After Berkeley’s Rent Stabilization Board decided to raise landlord fees by 13 percent, the city’s leading landlord association is threatening to once again file suit.
“We’re strongly considering litigation based on this act,” said Michael Wilson, president of the Berkeley Property Owners Association (BPOA).
On Monday, the nine-member rent board unanimously approved an $18-a unit-fee increase for landlords, raising the annual landlord fees to $154 per unit. With roughly 18,600 units under rent control, the fee increase is anticipated to raise an additional $337,000 for the board. The rent board retains the option to pass on a portion or all of the fee increase to tenants.
Alta Gerrey, a landlord who owns ten units, said that although the Rent Board provides useful services, such as rental data, the higher fees are too much and have made her consider selling her buildings.
“I’d like to see where the money goes,” she said.
For the past eight years, the rent board has angered landlords by decisions considered pro-tenant, and the BPOA has initiated several lawsuits against it. The rent board runs a roughly $3.2 million operation with about 20 employees, all paid for by landlord fees.
While past lawsuits often challenged the rent board’s calculations in setting rent increases, the BPOA’s current complaint centers around how the board has allocated its money and resources.
In March, at the city’s request, the Rent Board transferred $200,000 from a roughly $700,000 lawsuit settlement against the UC Berkeley’s AEPhi sorority to the city’s housing trust fund. The fund is used to leverage affordable housing projects. Also, as the number of rent board hearings has declined, rent board hearing commissioners have started working for the city’s housing authority.
Wilson argues that under both circumstances the rent board has illegally transferred money and services paid for by landlord fees to city operations that should come from tax dollars.
“They’re exceeding their charter authority by making unauthorized expenditures,” said Wilson, who is also an attorney.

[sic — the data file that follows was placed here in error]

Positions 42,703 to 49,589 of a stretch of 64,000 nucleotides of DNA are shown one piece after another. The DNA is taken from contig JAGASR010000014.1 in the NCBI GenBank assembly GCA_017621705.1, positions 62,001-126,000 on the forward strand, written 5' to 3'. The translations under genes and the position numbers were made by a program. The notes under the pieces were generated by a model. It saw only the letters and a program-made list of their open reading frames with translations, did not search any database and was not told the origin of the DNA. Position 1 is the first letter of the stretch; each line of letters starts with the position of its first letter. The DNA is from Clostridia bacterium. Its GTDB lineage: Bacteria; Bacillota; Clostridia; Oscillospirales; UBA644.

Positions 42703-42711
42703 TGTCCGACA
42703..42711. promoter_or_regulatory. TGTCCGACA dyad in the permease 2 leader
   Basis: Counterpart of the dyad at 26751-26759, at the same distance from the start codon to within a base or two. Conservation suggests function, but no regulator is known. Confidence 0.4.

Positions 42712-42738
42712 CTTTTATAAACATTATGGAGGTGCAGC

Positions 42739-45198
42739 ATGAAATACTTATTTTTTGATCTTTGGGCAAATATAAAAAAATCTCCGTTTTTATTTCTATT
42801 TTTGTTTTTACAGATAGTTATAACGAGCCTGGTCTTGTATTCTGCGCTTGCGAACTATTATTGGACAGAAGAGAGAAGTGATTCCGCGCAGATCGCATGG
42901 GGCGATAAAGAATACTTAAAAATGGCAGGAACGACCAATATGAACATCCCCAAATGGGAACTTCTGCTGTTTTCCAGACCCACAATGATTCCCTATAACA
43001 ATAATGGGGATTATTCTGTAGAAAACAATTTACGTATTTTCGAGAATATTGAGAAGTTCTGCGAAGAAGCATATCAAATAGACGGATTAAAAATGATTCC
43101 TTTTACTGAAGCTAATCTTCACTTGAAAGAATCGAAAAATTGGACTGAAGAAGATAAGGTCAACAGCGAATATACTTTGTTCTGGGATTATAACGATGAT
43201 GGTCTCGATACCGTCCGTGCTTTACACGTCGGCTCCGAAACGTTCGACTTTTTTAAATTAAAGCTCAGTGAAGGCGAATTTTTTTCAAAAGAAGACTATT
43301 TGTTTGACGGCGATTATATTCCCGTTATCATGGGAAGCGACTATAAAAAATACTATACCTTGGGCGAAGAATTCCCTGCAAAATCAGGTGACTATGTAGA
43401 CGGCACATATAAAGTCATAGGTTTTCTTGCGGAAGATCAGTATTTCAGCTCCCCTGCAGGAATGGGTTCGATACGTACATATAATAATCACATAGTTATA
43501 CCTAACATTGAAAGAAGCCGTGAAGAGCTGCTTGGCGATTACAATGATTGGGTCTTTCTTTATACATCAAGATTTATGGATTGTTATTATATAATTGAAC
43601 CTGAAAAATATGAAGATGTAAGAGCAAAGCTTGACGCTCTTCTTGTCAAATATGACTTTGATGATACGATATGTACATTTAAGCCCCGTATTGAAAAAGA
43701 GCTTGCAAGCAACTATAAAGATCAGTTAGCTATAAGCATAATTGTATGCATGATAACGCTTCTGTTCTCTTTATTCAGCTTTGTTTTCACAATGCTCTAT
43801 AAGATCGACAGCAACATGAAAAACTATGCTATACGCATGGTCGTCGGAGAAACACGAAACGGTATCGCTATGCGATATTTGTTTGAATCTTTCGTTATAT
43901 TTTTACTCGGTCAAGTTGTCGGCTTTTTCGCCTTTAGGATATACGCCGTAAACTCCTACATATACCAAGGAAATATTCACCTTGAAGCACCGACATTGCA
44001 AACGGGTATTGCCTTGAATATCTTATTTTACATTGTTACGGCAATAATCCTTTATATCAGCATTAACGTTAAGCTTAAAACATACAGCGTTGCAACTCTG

Rent Board Executive Director Jay Kelekian said that the Rent Board transferred the $200,000 to the housing trust fund only after it repaid its legal expenses and had reimbursed tenants the sorority had overcharged.
“Board regulations say that when money from an overcharge is left unclaimed, the board is to give it to an affordable housing program operated by the city,” Kelekian said.
As for loaning out hearing examiners, Kelekian and Housing Director Steve Barton confirmed that the Housing Authority is paying the rent board for the examiners’ time. “Rather than have the city go out and get an expensive contract for hearing cexaminers, it makes sense for them to use ours and pay us for the time,” Kelekian said.
In addition, the BPOA found much to dislike about the rent board’s proposed budget, not the least of which Wilson said was that he didn’t receive a copy of it until the Friday night before Monday’s meeting, when Kelekian, Wilson’s neighbor, dropped one off at his house after work.
Wilson questioned why the Rent Board would raise fees when it maintains reserves of roughly $300,000—about 10 percent of its total budget. The city maintains 6 percent reserves.
Additionally, Wilson questioned why the Rent Board required a budget of approximately $3 million to regulate 18,600 rental units when San Francisco spent $4.3 million to regulate 179,000 units. Wilson also took aim at the Rent Board’s allocation of nearly $215,000 for community agencies. For years the program that has most infuriated landlords is an annual poetry slam, where competitors perform tenant-landlord themed spoken word poems for a cash prize.
“They really find new and creative ways to spend the excess money they have,” Wilson said.
Kelekian countered that the poetry slam costs about $500, provides outreach to young artists and gets “a ton of publicity,” including a write-up in the New York Times. He noted that the single biggest line-item increase in service expenses this year was to make it easier for landlords to pay their fees by credit card instead of by check.
Kelekian further maintained that comparisons with San Francisco were unfair because San Francisco has a different ordinance that requires less paperwork. Since San Francisco’s law has never covered vacant units, it wasn’t affected by Costa-Hawkins, a state law passed in 1996 that outlawed a section of Berkeley’s ordinance that kept units under rent control even after tenants moved out. Since the law passed, Kelekian said, the Berkeley rent board must use different rules to track rents for different kinds of tenancies, adding to the organization’s bottom line.
Changes like the Costa-Hawkins law force the rent board to maintain a high reserve, Kelekian said, because the board must be prepared to adapt to them. It has also had to accommodate to changes mandated by BPOA lawsuits, he said. The biggest registration fee increase—from $100 to $136—came in 1991, when a pro-landlord board raised fees after determining that the board needed a reserve so it wouldn’t be forced to borrow money from the city.
Kelekian noted that since Costa Hawkins was passed, rent board staff positions have decreased from 26.6 full-time positions to 19.3 proposed for next year. As for other public agencies, Kelekian said, employee health and retirement benefits are driving up costs. Overall, employees account for 75 percent of the board’s expenses.
“We’re running an efficient and frugal operation, but we’re not going to stop providing needed services,” he said.